It's almost 4 am, and here I am spending some quality time with Kant and Aristotle. I guess you could have worse late night/early morning company. It always takes me until a few weeks into the semester at least to realize that getting up early is something I have to do a few times a week and not some random fluke occurrence. Pretty happy about this semester, though. I dig Kant. Not in the "yup, he had it all figured out" way, but dude was seriously ambitious in his undertaking.
I am interviewed over on the Storyglossia blog.
I am saddened by the death of Jim Carroll, who I haven't read in quite some time, but who always stuck with me. Stephen Elliott has a really nice piece over at The Rumpus about Carroll. I think Stephen does a nice job of getting at that unique kind of mourning we feel when someone we didn't really know but loved anyhow dies.
Speaking of sadly departed writers, I have nothing profound to add to all the brilliant commentary that already exists about DFW. But in light of the recent anniversary of his death, I offer a quote from him which is probably my favorite quote about fiction ever: "I guess a big part of serious fiction’s purpose is to give the reader, who like all of us is sort of marooned in her own skull, to give her imaginative access to other selves. Since an ineluctable part of being a human self is suffering, part of what we humans come to art for is an experience of suffering, necessarily a vicarious experience, more like a sort of "generalization" of suffering. Does this make sense? We all suffer alone in the real world; true empathy’s impossible. But if a piece of fiction can allow us imaginatively to identify with a character’s pain, we might then also more easily conceive of others identifying with our own. This is nourishing, redemptive; we become less alone inside. It might just be that simple."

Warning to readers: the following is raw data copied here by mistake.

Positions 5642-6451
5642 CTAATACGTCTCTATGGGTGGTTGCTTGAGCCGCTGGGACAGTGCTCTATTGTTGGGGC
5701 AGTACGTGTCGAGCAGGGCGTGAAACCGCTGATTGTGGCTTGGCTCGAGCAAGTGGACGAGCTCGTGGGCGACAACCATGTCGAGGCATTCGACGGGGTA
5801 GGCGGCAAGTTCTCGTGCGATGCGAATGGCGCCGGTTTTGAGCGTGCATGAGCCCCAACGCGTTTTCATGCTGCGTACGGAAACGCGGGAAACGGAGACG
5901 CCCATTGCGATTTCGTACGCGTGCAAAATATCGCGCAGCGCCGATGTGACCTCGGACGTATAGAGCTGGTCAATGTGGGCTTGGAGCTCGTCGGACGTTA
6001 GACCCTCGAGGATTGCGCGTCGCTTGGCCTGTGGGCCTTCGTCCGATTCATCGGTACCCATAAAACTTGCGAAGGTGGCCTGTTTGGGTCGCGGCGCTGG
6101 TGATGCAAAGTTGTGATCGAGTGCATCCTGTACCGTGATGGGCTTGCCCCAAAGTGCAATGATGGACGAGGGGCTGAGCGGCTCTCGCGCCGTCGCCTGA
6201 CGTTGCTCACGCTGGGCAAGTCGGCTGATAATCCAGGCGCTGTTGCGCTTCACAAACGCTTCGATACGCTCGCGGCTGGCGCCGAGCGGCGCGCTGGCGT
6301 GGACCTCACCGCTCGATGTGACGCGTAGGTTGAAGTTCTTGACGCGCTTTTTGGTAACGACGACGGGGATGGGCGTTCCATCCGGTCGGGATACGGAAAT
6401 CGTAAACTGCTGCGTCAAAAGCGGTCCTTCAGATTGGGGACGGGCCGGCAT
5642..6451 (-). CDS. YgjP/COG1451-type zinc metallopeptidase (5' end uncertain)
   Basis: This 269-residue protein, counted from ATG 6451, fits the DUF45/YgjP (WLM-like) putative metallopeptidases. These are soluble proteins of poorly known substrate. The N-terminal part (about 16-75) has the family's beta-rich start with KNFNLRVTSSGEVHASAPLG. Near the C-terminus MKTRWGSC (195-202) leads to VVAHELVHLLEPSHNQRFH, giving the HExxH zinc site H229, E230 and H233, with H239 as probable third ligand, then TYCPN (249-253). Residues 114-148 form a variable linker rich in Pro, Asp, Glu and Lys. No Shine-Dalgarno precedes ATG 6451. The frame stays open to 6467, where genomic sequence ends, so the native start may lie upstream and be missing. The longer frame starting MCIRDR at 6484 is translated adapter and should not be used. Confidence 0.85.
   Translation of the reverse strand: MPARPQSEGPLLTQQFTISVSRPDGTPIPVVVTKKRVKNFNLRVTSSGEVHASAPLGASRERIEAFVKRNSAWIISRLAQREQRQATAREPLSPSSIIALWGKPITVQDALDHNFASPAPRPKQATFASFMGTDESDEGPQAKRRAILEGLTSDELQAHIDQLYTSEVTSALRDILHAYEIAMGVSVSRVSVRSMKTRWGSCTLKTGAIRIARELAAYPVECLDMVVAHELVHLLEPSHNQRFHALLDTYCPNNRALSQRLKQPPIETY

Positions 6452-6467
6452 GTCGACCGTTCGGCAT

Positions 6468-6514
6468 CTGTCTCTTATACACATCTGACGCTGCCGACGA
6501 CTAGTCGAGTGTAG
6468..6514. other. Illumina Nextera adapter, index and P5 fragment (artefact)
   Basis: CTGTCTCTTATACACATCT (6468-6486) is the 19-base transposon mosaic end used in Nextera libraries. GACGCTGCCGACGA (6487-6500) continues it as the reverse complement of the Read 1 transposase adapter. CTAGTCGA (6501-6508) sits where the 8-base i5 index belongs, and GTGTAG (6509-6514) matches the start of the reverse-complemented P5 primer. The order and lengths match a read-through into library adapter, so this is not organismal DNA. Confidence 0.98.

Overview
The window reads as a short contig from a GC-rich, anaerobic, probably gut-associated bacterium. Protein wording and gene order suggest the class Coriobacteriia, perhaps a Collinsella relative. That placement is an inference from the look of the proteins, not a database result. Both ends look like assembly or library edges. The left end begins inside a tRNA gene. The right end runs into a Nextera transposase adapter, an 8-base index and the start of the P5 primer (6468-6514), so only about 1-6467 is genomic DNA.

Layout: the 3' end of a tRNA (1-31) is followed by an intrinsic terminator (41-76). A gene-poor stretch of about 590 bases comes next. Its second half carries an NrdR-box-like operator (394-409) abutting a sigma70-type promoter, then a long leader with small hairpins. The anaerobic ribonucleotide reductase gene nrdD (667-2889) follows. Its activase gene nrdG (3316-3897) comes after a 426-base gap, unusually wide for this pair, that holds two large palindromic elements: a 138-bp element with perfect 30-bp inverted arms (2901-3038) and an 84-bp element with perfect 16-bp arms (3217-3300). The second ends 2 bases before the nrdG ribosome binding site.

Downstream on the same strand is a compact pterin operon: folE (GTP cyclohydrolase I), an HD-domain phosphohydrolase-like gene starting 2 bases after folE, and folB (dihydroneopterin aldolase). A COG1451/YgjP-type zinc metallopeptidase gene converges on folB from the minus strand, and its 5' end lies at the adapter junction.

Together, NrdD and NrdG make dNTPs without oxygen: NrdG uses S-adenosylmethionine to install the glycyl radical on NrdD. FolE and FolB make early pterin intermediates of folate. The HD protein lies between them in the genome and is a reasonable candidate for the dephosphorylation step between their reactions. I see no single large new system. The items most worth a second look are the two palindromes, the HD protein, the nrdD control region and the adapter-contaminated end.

On that note, back to Kant.